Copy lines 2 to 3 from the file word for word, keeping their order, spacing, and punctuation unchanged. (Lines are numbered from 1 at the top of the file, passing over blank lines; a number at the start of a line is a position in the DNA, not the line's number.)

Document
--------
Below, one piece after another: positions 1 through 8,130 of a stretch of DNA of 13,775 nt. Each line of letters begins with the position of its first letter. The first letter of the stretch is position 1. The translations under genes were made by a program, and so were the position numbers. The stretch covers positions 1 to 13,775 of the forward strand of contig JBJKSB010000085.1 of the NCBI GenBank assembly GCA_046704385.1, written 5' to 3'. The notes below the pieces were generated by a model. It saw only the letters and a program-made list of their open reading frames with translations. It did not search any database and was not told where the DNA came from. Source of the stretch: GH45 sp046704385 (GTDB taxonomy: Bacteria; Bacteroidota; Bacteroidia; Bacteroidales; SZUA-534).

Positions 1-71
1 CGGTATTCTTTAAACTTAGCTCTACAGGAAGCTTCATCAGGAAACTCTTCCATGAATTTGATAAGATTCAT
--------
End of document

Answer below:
Positions 1-71
1 CGGTATTCTTTAAACTTAGCTCTACAGGAAGCTTCATCAGGAAACTCTTCCATGAATTTGATAAGATTCAT